If you receive a “Delay” from the FBI, why do you not process the order after three days, as authorized by law?
September 16, 2014Civilian Marksmanship Program▸Sales▸If you receive a “Delay” from the FBI, why do you not process the order after three days, as authorized by law?
First– we are not your regular gun dealer. The law that established the CMP exempted us from FFL requirements. We are not required to keep a ‘book’ or to ship only to another FFL. The law also specifies that we must have a completed ‘successful’ background check conducted for each sale. So – we cannot ship a rifle until we get a ‘proceed’ from the FBI. The three days after a ‘delay’ does not apply to us as it does to FFL licensed dealers. We can also ship direct to your home, where dealers cannot.
Second – the NICS check submission to the FBI provides no information about the firearm – no model, no serial number, nothing. It only provides the information about the individual.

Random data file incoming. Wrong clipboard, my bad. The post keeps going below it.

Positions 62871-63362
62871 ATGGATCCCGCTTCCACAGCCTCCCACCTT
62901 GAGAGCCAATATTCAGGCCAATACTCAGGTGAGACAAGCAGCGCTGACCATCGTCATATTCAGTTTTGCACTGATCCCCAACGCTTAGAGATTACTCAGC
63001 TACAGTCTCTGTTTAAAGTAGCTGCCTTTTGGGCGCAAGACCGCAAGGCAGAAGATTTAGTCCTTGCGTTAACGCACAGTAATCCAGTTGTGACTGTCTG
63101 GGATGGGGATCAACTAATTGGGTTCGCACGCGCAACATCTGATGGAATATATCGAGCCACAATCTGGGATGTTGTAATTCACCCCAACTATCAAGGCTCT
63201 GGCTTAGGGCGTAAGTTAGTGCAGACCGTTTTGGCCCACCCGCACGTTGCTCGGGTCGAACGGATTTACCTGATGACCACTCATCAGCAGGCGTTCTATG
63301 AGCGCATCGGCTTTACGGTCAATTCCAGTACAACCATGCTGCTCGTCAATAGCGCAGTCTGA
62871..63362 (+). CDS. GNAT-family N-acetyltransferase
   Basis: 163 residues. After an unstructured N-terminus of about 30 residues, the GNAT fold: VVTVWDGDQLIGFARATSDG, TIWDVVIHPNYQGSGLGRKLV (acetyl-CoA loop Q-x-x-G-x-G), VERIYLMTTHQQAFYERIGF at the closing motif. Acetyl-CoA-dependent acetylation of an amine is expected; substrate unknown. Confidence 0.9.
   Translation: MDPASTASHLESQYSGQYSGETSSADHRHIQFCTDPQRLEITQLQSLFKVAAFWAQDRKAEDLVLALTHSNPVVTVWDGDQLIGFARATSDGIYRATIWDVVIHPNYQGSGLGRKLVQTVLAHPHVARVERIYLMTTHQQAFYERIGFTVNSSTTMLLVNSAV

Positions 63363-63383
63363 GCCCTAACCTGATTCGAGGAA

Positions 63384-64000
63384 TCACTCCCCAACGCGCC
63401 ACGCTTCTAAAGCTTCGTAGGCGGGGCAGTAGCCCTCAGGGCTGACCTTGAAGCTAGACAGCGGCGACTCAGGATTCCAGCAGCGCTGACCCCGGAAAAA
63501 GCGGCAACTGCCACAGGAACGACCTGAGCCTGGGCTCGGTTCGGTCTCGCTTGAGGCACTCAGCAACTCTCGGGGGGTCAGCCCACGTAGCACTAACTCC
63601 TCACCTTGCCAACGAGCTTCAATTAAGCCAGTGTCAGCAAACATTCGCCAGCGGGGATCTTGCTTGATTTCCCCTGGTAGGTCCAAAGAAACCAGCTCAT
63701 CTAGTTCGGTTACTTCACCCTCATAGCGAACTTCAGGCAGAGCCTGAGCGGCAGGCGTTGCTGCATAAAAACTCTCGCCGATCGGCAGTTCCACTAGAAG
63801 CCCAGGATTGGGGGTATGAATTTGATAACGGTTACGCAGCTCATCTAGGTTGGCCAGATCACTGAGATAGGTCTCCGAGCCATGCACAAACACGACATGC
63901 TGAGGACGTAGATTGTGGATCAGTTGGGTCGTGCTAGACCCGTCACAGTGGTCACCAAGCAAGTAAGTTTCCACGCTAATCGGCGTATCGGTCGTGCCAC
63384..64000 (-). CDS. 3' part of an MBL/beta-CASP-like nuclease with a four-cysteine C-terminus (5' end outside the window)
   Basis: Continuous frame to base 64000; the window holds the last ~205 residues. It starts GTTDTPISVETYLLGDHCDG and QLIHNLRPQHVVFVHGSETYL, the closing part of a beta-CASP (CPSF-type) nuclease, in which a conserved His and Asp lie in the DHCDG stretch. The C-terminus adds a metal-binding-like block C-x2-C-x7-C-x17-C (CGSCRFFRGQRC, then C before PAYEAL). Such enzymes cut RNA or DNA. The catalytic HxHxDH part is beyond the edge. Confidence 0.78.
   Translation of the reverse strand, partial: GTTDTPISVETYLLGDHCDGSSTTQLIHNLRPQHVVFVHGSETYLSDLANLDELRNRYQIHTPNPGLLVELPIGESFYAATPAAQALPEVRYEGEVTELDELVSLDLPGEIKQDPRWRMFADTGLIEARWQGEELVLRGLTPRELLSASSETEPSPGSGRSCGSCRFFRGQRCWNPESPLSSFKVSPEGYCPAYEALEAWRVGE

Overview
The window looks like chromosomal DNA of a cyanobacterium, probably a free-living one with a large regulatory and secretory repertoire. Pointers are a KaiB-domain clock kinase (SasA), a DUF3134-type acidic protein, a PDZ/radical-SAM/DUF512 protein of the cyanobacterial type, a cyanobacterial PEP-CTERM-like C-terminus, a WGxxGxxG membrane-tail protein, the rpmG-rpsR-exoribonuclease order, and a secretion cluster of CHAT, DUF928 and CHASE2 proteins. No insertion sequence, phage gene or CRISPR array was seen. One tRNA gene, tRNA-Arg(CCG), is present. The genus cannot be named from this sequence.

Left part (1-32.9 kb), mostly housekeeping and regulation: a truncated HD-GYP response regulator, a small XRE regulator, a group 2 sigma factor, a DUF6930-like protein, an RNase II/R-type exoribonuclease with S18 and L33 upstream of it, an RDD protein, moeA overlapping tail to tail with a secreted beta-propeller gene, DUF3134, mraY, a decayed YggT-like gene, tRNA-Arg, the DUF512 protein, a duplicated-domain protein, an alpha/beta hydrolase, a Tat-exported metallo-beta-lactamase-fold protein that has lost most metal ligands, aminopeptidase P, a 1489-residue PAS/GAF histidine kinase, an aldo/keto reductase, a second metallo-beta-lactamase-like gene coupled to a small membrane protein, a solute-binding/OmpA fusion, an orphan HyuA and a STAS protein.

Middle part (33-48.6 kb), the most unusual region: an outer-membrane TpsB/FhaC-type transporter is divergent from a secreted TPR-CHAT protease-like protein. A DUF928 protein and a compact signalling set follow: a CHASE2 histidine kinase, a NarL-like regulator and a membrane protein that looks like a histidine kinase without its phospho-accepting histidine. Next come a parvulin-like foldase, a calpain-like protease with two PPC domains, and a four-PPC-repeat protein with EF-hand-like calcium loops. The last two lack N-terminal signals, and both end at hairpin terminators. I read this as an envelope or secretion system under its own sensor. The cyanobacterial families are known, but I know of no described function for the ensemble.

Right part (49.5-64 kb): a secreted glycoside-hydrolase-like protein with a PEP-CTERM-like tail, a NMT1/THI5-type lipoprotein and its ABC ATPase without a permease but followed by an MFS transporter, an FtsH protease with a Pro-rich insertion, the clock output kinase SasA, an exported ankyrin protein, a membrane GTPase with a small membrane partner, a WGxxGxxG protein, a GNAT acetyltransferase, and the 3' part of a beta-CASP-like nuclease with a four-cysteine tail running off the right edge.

Third – we input the information directly into the FBI ENICS system via computer (not by telephone). As soon as we do, the name shows up on the screen in a list with other names that we have input and not yet received a response. The initial status reads ‘new’. Every hour or so we check the list and some status will have changed to either ‘proceed’, ‘deny’ or ‘delay’. If we get the ‘proceed’, we print the information and attach it to the order and put the order in the tray (for the date order was received) for processing. If response was a ‘deny’, we cancel the order and prepare a letter and send it to the customer with information for the customer to appeal the ruling directly to the FBI.
If we get a ‘delay‘, we do nothing but keep checking the status until it changes. After 3-4 days, if the FBI does not give us a ‘proceed’ or ‘delay’, the NICS system changes the status to ‘open’. This is not something we do – it is the FBI NICS system. We track the status several times each day for up to 30 days. If after 30 days the NICS request still shows as open – we cancel the order and notify the customer to submit an appeal to the FBI.
The reason for waiting 30 days is that we have found after all these years that most ‘delays’ and ‘open’ do change to ‘proceed or ‘deny’ within that time. This is an arbitrary number of days. We can make it 29 or 28 or 15 or even 3. We just found that ’30’ works best in not jerking the customer or the FBI around. It does no good to ‘run it again’ daily – the status won’t change. The FBI does not give us any reasons why someone is on delay or denied. This is between the individual and the FBI.